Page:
MILWAUKEE, WI — A dozen Milwaukee firefighters will be disciplined and the city Fire Department will conduct anti-harassment training following an investigation into a brown figurine found hanging in a fire station.
The department’s investigation found that a white male firefighter found the figurine shaped like a fetus on the street and brought it into the station out of “curiosity.” He then hung the figurine by its neck with a pink gift-wrapping ribbon on a bulletin board in the station’s kitchen. It was there for several days until the station’s only Black female firefighter reported it to administration.
Fire Chief Mark Rohlfing said Thursday that he believes the firefighter did not act with racist or sexist intent, or target an individual member or group.
But he added: “Stupidity is not a defense.”
The department has read the disciplinary charges to the firefighter responsible but is not making those charges public until the investigation is closed, the Milwaukee Journal Sentinel reported. Eleven additional members — including those with ranks of deputy chief, battalion chief, captain and lieutenant — will receive letters of reprimand, which will negatively affect their pay and chances of promotion.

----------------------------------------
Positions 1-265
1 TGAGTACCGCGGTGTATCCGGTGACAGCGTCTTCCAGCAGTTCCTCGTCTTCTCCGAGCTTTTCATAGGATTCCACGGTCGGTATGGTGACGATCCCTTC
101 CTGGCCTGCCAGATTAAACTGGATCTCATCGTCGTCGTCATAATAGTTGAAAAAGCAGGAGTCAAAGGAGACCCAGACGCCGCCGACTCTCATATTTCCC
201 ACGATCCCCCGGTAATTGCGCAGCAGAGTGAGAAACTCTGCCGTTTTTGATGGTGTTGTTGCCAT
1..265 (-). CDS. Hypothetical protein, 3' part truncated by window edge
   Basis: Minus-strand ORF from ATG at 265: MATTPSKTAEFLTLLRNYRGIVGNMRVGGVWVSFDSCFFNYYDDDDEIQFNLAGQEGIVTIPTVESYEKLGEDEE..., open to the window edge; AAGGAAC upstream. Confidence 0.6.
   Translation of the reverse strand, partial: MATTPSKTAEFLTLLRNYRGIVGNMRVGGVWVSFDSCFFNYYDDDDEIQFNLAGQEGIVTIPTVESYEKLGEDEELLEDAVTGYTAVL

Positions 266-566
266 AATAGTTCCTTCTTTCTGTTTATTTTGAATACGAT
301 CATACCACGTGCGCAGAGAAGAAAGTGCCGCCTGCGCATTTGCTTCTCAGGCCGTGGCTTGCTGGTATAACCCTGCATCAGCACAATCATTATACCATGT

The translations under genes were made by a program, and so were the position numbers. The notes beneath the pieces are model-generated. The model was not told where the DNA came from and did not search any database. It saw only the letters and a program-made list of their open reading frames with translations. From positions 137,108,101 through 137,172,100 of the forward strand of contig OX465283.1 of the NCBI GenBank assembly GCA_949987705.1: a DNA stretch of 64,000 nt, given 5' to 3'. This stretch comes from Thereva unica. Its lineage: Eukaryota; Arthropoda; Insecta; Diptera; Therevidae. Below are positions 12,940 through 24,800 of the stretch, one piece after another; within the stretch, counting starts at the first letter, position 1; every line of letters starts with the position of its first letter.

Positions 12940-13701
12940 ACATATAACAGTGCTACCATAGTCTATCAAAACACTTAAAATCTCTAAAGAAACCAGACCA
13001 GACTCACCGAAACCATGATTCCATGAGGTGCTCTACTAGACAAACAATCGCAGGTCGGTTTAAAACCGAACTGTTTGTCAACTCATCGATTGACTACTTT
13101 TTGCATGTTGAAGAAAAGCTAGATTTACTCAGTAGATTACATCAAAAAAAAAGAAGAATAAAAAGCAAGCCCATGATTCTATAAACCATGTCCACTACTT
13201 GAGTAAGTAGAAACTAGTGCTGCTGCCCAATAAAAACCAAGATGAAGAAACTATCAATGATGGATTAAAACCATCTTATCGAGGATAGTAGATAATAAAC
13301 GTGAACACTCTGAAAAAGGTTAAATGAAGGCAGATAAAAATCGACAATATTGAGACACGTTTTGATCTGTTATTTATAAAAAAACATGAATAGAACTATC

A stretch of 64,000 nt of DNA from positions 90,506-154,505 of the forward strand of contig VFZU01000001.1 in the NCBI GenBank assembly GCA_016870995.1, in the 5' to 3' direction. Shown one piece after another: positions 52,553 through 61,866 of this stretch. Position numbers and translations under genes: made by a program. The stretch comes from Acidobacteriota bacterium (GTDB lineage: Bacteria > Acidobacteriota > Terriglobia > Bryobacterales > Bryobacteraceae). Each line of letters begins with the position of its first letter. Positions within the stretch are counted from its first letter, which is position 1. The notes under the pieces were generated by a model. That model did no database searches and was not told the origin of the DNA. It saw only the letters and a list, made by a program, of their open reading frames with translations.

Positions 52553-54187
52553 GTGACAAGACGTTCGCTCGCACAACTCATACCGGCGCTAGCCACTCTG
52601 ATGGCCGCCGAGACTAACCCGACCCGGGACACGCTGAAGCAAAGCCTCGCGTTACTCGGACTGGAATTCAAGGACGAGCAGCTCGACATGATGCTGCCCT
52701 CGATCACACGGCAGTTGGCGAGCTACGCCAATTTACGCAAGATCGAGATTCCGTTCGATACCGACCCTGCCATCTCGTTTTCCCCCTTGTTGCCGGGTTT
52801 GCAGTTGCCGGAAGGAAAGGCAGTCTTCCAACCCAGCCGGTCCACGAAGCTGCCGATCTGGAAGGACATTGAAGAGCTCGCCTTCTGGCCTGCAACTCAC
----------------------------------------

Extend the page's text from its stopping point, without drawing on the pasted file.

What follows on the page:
Fire Station 2, located downtown, houses predominantly white firefighters.
“We had people come in and out of that station, officers whose job it is to make sure the engine house is a safe place where everybody in that house is treated with dignity and respect. That didn’t happen,” Rohlfing said. “That’s what bothers us most.”
The Milwaukee Brotherhood of Firefighters, which represents African American firefighters, said the department needs to do better, WITI-TV reported.
“We understand the firefighter who put up the noose admitted doing so, but said no offense was intended,” the group said in a statement. “This is hard to believe and if it is true it is a strong signal that some major re-education is needed, especially if this firefighter and every other firefighter who saw it do not see a problem with it. Remember we are citizens of a country with a history of racism and lynching Black people.”
A photograph of the hanging figuring showed ordinary knots rather than a hangman’s noose.
Rohlfing said all members of the department will receive anti-harassment and bias training.
Although the incident was reported in February, it was not made public until last Saturday, Rohlfing said the investigation was delayed by the coronavirus pandemic and was not influenced by recent Black Lives Matter protests.
“We all get wake-up calls every now and then,” Rohlfing said. “We do a good job, but this certainly will move us forward and help us concentrate on this particular issue because more than anything we want our fire stations to feel safe.”
From The Star Tribune